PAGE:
Cook/Eat (se’udah) for 9 Adar, the Jewish day of Constructive Conflict

Whether or not you decide to fast on 9 Adar, the Jewish Day of Constructive Conflict, you can commemorate it by the foods you eat marking the end of the day. What may be traditional foods to mark this day though? The Talmud tells of a debate between Rabbi Eliezer and Rabbi Joshua regarding the eighteen decrees enacted by Beit Shammai on the 9th of Adar. According to Rabbi Eliezer, these decrees were positive and can be likened to “A basket full of cucumbers (zucchini) and gourds (squash): a man puts mustard [grain] therein and it holds it.” While according to Rabbi Joshua they were negative and can be likened to “A tub full of honey: if one puts pomegranates and nuts in it, the tub overflows” (Talmud, Shabbat 153b). Therefore, you are welcome to commemorate this day by cooking, eating or writing a creative recipe for these foods or others that you think can inspire constructive conflict.

Following are two recipes I made in honor of 9 Adar:

  • Machloket Muffins (with honey, pomegranates and nuts)
  • Constructive Conflict Cookies (mustard, zucchini, and squash)

Machloket (conflict) Muffins
Beit Hillel: Honey, Pomegranates and Nuts Yield: 24 muffins

Machloket Muffins
Machloket Muffins by David Berman

4 eggs, beaten
1 cup honey
480ml milk
200ml vegetable oil
4 cups (600g) flour
2 tablespoons baking powder
1 teaspoon salt
¾ cup chopped nuts (e.g. walnuts, pecan, almonds)
2 tablespoons pomegranate syrup
2 tablespoons powdered sugar, for dusting (optional).


  1. Preheat the oven to 1800C. Line a muffin tin with oiled paper cases.
  2. Mix the egg, honey, milk and oil in a large bowl.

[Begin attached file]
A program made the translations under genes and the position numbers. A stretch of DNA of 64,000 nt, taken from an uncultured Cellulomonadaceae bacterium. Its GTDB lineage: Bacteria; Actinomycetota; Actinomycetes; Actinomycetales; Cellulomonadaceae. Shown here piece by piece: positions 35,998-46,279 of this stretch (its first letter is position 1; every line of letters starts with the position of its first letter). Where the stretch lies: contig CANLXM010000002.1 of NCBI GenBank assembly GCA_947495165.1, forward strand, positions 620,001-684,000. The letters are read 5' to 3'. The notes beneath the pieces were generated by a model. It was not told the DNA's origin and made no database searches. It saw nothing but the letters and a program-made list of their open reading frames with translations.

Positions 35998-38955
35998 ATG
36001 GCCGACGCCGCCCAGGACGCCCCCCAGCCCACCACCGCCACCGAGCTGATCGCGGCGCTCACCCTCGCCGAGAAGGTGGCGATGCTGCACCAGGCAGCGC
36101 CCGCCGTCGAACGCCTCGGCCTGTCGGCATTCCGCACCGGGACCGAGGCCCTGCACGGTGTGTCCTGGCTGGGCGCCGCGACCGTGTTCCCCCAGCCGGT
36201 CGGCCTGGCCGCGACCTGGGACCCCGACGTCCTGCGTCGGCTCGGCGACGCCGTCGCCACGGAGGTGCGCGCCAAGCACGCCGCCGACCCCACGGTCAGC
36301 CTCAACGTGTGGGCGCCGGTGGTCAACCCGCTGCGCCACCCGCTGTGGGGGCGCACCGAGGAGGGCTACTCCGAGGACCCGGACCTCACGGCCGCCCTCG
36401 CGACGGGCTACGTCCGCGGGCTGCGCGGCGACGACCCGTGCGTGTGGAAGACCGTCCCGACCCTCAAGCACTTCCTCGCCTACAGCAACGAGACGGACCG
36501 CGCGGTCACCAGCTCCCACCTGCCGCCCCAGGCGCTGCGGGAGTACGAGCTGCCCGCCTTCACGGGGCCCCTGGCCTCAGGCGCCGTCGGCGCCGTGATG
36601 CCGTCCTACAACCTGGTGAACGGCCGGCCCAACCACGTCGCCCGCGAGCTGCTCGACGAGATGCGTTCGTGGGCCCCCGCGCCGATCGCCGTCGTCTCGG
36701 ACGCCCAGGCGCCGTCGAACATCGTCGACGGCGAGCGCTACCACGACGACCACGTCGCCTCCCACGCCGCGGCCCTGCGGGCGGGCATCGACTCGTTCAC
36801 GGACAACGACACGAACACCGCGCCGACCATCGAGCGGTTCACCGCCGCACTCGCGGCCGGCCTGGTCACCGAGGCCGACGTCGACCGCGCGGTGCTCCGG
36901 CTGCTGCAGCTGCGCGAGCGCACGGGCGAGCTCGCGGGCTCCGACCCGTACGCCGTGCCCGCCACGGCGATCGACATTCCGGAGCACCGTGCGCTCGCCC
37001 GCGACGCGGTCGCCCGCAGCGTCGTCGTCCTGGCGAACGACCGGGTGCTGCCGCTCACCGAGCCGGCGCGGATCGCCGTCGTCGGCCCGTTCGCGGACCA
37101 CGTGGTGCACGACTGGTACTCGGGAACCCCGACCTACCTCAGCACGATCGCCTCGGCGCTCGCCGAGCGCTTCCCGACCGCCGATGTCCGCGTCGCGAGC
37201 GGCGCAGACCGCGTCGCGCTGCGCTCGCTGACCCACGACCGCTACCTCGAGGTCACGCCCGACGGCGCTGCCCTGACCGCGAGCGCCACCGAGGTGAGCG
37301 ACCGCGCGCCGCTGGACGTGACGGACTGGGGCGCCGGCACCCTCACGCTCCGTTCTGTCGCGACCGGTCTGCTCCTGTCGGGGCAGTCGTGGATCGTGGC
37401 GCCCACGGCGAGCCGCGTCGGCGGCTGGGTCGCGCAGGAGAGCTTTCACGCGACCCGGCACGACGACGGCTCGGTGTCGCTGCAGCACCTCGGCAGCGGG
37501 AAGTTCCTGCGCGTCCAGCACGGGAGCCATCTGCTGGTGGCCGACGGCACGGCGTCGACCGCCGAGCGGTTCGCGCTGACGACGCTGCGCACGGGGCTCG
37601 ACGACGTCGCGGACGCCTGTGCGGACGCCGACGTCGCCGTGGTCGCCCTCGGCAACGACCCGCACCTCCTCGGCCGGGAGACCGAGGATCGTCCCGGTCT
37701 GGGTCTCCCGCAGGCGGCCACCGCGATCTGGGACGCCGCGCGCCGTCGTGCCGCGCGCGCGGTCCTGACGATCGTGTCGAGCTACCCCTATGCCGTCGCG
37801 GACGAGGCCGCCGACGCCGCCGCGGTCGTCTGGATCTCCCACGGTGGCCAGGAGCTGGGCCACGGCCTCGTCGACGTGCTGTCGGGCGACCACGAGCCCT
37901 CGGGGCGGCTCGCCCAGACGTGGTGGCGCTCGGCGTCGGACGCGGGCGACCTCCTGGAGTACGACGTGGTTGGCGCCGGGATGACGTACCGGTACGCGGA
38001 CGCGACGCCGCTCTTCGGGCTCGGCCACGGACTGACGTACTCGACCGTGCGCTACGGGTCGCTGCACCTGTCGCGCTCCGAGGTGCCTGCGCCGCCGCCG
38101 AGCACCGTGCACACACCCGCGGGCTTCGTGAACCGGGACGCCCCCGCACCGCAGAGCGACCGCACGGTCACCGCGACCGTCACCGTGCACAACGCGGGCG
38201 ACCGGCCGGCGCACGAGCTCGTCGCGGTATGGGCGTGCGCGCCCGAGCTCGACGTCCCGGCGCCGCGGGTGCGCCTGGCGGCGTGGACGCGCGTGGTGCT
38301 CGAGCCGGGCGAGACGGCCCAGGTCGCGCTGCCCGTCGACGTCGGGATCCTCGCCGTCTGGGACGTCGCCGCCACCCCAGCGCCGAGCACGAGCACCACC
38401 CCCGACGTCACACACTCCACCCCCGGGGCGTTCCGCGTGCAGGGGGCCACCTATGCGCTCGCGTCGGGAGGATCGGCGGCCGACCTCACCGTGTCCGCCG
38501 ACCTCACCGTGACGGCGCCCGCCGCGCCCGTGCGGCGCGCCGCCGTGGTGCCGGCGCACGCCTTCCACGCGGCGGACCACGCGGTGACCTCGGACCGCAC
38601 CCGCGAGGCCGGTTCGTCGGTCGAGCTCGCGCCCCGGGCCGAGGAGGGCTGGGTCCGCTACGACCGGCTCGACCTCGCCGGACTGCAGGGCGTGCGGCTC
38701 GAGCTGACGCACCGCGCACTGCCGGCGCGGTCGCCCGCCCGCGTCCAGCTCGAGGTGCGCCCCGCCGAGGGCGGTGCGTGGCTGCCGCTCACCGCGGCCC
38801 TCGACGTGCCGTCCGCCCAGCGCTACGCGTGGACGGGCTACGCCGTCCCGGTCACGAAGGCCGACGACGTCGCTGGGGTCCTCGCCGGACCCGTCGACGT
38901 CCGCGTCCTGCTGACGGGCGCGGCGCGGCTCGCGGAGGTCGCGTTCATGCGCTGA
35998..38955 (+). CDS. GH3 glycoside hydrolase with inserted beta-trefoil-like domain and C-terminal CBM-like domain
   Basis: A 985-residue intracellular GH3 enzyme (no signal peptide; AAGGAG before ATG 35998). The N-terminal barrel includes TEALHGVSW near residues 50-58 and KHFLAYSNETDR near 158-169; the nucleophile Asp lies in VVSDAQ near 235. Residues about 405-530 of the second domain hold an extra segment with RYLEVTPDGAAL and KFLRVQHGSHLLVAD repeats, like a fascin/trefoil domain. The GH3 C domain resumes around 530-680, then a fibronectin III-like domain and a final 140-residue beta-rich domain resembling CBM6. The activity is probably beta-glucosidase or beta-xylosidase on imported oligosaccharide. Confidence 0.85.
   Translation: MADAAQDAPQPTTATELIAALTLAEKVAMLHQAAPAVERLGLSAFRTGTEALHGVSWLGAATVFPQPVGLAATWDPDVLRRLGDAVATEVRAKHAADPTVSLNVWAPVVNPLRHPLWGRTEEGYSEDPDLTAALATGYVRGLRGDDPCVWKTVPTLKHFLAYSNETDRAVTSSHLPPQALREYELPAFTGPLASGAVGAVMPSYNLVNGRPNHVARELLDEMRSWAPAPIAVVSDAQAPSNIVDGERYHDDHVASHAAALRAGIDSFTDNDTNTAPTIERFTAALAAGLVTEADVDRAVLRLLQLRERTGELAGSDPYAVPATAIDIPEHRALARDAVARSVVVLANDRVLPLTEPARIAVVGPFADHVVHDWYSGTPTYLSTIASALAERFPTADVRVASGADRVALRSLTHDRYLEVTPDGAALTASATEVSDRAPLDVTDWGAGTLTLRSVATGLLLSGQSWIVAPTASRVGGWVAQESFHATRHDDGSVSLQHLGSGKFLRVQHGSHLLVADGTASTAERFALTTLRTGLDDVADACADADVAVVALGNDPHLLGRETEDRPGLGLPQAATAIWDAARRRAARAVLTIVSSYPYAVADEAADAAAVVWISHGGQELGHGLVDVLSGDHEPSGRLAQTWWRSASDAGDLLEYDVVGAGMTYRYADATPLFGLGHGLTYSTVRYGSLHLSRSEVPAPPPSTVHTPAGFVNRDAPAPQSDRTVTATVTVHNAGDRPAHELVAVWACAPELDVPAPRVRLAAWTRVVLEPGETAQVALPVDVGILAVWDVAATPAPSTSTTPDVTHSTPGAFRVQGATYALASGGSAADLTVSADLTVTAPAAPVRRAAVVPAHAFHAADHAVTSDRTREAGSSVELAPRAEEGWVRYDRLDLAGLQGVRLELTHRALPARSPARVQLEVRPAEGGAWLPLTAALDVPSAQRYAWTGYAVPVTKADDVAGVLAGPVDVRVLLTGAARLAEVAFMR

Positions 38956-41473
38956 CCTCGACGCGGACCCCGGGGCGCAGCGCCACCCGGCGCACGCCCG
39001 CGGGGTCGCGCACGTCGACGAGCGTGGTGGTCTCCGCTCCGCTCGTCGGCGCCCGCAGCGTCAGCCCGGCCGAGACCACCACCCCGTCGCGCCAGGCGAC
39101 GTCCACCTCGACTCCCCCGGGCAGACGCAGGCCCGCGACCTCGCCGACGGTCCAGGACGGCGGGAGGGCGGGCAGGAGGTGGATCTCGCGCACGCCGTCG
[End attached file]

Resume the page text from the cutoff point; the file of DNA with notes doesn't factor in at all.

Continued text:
3. Sift in the flour, baking powder and salt.
  4. Roughly mix.
  5. Stir in the chopped nuts and then add the pomegranate syrup, gently stirring to swirl throughout the batter.
  6. Spoon the mixture into the prepared muffin cases.
  7. Bake for 20-25 minutes until well risen and golden. Cool on a wire rack for a few minutes before removing the muffins. Dust with powdered sugar if desired.

Constructive Conflict Cookies
Beit Shamai: Mustard, Zucchini and Butternut Squash

Conflict Cookies by David Berman

2 cups flour
1 teaspoon baking powder
1 pinch coarse salt
¾ cups butter, room temperature
¾ cups sugar
1 egg
1 tablespoon grain mustard
½ cup shredded zucchini
½ cup shredded butternut squash (or pumpkin or other squash).


  1. Preheat oven to 180°C.
  2. Combine flour, baking powder and salt in a bowl and set aside.
  3. Combine butter and sugar in the bowl of a mixer, and beat until light and fluffy.
  4. Add egg and mix until incorporated. Add mustard, zucchini and butternut, and, mix until fully combined.
  5. With the mixer on low, slowly add the flour mixture to the wet ingredients until all of the flour has been added and is completely mixed in. Do not overbeat.
  6. Drop by rounded teaspoon onto a prepared cookie sheet and bake for 14-16 minutes, or until edges of cookie are golden.

Recipes devised by David S. Berman, Pardes Catering Manager 9AdarLOGOfull

This post is part of the 9 Adar project, an initiative of the Pardes Center for Judaism and Conflict Resolution, part of the Pardes Institute of Jewish Studies. Click for more 9 Adar posts about Constructive Conflict.

About the Author
Upon completion of university studies in Cape Town, South Africa, made Aliyah in 1987 straight to Tadmor Hotel School in Herzliya. Completed with Distinction two year Diploma in Hotel and Restaurant Management. Worked in hotels and restaurants in Jerusalem in management and in cooking. Started working at Pardes in January 2004. Married to Rebecca (nee Berman), four young children, residents of Elazar, Gush Etzion. David can be reached at
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